Everything for Zverev was lost in the magical racket of Alcaraz.

What was then initially called a game-ending Alcaraz double fault and a 2-2 deadlock quicky reversed itself and Alcaraz stayed alive by winning the next three points while taking a 3-1 advantage.

Zverev did get back to a 3-2 deficit and had a break point in the sixth game, but that was it for the hopes of Zverev. The last two games went rather easily in favor of Alcaraz to wrap up a 6-3, 2-6, 5-7, 6-1, 6-2 victory for Alcaraz.

That moved the Spaniard to a higher level of success on the ATP Tour. He became the youngest man to win Grand Slam titles on all of the different surfaces, clay, grass and hard courts.

Carlos Alcaraz and his magical racket appear to be headed for greatness.

James Beck was the 2003 winner of the USTA National Media Award  for print media. A 1995 MBA graduate of The Citadel, he can be reached at Jamesbecktennis@gmail.com. 

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Tsitsipas Brothers Hit With Trio Of Fines At French Open

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Stefanos Tsitsipas and his brother Petros have been fined more than 20,000 euros for multiple violations of the coaching rules at this year’s French Open. 

The brothers received a financial penalty during three different matches that they played in. Two of those were in the second and third rounds of the men’s doubles tournament. Furthermore, Stefanos was also penalised during his singles quarter-final match against Carlos Alcaraz, which he lost in straight sets. According to French newspaper L’Equipe, all three of those fines were issued as a result of coaching rules being broken.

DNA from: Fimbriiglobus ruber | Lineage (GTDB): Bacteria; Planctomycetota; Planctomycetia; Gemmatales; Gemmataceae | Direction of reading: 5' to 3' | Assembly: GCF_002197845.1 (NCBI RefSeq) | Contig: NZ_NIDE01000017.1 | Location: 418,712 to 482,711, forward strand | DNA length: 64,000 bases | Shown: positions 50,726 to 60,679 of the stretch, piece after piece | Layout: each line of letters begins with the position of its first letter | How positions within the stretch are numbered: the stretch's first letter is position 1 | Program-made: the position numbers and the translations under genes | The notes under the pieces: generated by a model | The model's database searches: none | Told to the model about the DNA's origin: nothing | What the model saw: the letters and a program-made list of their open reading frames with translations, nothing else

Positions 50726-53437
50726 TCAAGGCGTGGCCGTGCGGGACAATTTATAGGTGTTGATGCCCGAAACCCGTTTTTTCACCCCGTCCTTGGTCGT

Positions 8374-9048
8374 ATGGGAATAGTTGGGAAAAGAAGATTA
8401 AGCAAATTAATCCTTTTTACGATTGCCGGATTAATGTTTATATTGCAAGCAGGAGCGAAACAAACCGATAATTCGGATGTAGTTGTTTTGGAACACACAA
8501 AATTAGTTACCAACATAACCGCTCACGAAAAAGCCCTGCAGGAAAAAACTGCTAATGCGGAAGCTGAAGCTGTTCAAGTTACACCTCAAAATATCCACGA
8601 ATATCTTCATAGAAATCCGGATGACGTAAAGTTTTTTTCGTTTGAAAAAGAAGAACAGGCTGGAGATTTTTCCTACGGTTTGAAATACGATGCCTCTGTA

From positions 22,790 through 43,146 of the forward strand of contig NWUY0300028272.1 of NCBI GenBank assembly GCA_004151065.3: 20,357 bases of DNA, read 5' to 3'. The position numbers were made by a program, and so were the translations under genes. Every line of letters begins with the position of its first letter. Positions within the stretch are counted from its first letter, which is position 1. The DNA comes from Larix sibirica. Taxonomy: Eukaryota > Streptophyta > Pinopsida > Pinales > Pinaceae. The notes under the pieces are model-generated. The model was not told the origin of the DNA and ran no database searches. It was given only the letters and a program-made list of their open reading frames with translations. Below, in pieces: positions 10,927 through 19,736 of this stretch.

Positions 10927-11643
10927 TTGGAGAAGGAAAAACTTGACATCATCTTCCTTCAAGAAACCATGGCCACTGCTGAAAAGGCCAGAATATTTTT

Ironically, coaching is allowed during matches at the French Open but certain rules must be followed. ‘Verbal’ coaching can only be issued from the coaches and their team if they are sitting in the designated player’s box. Instructions must be limited to a few words and can only be given if the player is in the same half of the court as their coach. Although non-verbal coaching is allowed regardless of what side the player is on. Finally, players can’t start a conversation with their coach unless it is during a medical break, a bathroom break or when their opponent is changing clothes.

However, the Tsitsipas brothers have been found in violation of these rules, which is likely due to their animated father in the stands who is also their coach. Apostolos Tsitsipas has been given coaching violations in the past at other events, including the 2022 Australian Open. 

The value of the fines are €4,600 and €9,200 for the Tsitsipas brothers in the doubles, as well as an additional €7,400 just for Stefanos in the singles. In total, the value of their fines is €21,200. However, the penalty is unlikely to have an impact on the duo whose combined earnings for playing in this year’s French Open amount to roughly €495,000. 

So far in the tournament, the highest single fine to be issued this year was against Terence Atmane who hit a ball out of frustration that struck a fan in the stands. Atmane, who later apologised for his actions, managed to avoid getting disqualified from the match. Instead, he was fined €23,000.